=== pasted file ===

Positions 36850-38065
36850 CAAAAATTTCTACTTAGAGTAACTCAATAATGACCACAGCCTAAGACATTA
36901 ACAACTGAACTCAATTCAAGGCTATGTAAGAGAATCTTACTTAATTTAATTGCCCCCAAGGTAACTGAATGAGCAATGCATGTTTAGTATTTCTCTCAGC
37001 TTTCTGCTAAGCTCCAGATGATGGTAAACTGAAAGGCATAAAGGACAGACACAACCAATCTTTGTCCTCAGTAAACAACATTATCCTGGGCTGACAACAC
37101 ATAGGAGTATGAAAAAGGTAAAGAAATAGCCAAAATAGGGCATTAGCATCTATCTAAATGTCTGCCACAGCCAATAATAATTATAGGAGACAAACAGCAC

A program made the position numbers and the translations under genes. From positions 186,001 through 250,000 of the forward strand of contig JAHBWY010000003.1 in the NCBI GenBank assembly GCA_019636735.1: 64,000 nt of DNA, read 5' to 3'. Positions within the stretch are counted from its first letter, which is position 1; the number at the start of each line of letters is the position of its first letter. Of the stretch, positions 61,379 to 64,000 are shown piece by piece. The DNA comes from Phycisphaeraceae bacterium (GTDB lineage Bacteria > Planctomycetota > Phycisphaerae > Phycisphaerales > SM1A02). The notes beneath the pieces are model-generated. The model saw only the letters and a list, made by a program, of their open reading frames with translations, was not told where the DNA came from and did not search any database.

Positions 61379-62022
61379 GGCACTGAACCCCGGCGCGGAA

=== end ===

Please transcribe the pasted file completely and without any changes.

Positions 36850-38065
36850 CAAAAATTTCTACTTAGAGTAACTCAATAATGACCACAGCCTAAGACATTA
36901 ACAACTGAACTCAATTCAAGGCTATGTAAGAGAATCTTACTTAATTTAATTGCCCCCAAGGTAACTGAATGAGCAATGCATGTTTAGTATTTCTCTCAGC
37001 TTTCTGCTAAGCTCCAGATGATGGTAAACTGAAAGGCATAAAGGACAGACACAACCAATCTTTGTCCTCAGTAAACAACATTATCCTGGGCTGACAACAC
37101 ATAGGAGTATGAAAAAGGTAAAGAAATAGCCAAAATAGGGCATTAGCATCTATCTAAATGTCTGCCACAGCCAATAATAATTATAGGAGACAAACAGCAC

A program made the position numbers and the translations under genes. From positions 186,001 through 250,000 of the forward strand of contig JAHBWY010000003.1 in the NCBI GenBank assembly GCA_019636735.1: 64,000 nt of DNA, read 5' to 3'. Positions within the stretch are counted from its first letter, which is position 1; the number at the start of each line of letters is the position of its first letter. Of the stretch, positions 61,379 to 64,000 are shown piece by piece. The DNA comes from Phycisphaeraceae bacterium (GTDB lineage Bacteria > Planctomycetota > Phycisphaerae > Phycisphaerales > SM1A02). The notes beneath the pieces are model-generated. The model saw only the letters and a list, made by a program, of their open reading frames with translations, was not told where the DNA came from and did not search any database.

Positions 61379-62022
61379 GGCACTGAACCCCGGCGCGGAA